# Sum of two independent uniform variables explanation

I am currently studying for a final in my probability course and I am looking through my notes and there is a problem I don't exactly understand. The problem is shown below:

I understand the first step (comes form a formula), but I don't understand the progression from the second inequality onward. Any explanation would be great, thank you!

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$f_X(x)$ is zero if $x \notin [0,1]$ (and $f_X(x) = 1$ for $x \in [0,1]$). The same argument is used after: $f_Y(z -x)=0$ whenever $z - x \notin [0,1]$. Hope this helps. –  roger Dec 8 '13 at 17:36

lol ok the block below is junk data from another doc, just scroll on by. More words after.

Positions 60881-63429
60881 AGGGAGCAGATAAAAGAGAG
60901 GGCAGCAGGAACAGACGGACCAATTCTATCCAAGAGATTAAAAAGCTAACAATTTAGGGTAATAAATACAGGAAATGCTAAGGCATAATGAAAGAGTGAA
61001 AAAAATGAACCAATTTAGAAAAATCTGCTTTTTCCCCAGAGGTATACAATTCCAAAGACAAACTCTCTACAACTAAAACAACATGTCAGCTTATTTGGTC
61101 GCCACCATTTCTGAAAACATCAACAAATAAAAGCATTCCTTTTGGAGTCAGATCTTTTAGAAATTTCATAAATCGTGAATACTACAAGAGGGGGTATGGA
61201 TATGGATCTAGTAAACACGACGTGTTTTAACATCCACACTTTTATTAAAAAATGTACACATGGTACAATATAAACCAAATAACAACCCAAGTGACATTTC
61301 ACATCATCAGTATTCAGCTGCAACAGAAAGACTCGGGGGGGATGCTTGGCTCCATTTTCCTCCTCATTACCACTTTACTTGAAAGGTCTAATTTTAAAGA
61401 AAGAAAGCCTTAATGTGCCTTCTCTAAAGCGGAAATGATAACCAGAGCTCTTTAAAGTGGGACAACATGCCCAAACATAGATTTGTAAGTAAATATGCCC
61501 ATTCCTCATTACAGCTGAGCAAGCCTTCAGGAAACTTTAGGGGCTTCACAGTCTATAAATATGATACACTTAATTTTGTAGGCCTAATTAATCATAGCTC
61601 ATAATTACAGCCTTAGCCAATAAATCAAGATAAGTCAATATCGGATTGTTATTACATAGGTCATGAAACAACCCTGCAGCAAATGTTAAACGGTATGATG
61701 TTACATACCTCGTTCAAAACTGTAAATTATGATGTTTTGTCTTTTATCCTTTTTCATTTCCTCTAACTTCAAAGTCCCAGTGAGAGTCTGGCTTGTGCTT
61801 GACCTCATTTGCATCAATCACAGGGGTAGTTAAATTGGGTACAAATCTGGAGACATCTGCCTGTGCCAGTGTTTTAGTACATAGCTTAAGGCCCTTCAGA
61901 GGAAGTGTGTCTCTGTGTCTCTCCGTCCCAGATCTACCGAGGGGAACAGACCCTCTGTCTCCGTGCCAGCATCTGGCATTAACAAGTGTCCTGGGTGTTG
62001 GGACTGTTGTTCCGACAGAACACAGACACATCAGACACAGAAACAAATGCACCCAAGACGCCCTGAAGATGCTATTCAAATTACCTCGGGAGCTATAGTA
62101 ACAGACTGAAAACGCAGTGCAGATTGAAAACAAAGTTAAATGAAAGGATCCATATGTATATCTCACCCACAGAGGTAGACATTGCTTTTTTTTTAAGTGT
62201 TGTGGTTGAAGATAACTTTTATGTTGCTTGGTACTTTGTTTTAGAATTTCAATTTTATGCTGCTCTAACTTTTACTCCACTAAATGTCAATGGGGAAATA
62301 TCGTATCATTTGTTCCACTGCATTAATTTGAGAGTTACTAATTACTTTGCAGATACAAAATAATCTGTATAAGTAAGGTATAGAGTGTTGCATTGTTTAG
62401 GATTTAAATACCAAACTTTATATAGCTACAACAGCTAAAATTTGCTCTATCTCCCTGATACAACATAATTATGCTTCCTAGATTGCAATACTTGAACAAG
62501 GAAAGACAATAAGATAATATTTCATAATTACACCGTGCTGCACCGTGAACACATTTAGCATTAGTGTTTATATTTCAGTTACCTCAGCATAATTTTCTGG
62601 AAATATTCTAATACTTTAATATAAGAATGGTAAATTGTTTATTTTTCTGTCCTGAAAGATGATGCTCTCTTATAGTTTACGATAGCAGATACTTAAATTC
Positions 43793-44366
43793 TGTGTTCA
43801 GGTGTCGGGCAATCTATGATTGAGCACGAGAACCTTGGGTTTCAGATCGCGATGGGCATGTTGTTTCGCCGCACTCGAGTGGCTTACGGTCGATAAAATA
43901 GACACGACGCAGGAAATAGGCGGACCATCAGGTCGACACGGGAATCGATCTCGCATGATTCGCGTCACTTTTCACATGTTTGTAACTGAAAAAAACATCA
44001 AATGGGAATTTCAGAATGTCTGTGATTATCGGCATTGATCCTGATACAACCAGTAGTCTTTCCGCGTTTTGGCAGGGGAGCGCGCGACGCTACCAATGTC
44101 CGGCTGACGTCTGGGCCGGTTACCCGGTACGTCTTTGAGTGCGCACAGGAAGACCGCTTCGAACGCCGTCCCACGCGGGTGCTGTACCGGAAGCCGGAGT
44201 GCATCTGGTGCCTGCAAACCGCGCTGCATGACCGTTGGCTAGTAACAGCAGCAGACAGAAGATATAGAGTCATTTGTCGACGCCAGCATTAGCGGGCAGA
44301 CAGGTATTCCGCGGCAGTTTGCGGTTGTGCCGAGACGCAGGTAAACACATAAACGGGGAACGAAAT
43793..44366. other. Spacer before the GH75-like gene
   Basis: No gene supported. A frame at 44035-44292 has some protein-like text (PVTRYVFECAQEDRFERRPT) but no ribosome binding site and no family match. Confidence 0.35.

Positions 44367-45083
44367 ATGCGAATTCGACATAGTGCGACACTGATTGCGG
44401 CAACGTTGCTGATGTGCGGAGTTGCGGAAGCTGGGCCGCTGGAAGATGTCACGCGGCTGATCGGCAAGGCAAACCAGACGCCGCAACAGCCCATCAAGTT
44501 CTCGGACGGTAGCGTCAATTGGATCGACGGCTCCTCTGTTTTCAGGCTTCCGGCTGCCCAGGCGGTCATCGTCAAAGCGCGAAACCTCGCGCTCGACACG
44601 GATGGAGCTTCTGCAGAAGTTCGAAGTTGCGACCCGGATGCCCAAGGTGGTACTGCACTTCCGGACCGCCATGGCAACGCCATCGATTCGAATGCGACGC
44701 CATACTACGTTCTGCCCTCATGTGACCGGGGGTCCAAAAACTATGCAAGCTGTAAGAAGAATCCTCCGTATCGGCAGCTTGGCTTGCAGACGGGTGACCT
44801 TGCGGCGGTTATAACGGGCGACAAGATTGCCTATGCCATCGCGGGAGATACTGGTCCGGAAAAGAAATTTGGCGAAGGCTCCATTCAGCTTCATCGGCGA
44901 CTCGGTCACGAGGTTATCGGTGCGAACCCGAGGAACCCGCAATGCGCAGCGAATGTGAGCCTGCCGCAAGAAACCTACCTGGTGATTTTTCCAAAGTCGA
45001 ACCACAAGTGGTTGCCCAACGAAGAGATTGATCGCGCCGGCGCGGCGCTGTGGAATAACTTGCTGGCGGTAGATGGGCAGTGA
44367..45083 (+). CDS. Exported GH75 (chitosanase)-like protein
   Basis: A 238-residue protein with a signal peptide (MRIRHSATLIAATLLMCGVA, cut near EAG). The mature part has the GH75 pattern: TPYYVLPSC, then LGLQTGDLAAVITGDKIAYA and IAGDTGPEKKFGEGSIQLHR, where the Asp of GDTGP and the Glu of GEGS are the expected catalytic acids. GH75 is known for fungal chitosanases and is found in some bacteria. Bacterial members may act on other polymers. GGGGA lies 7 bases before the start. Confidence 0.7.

I'm an electrical engineer and conceptually, commutation (which is what this is called) is analogous to sliding one waveform across the other. The "fixed" PDF is a square wave 1 unit high between 0 and 1. The "sliding" PDF is also 1 unit high and 1 unit wide and as it slides up from the left, the values are 0 until it just starts to overlap at $x=-1$, then it rises linearly so that when say 0.1 (at $x=-.9$) of the waves overlap the value is 0.1 and so on until they are fully superimposed at $x=0$. They them move apart linearly until they part company at $x=1$. This is why is is really easy to construct a triangle wave generator when you have 2 square wave generators.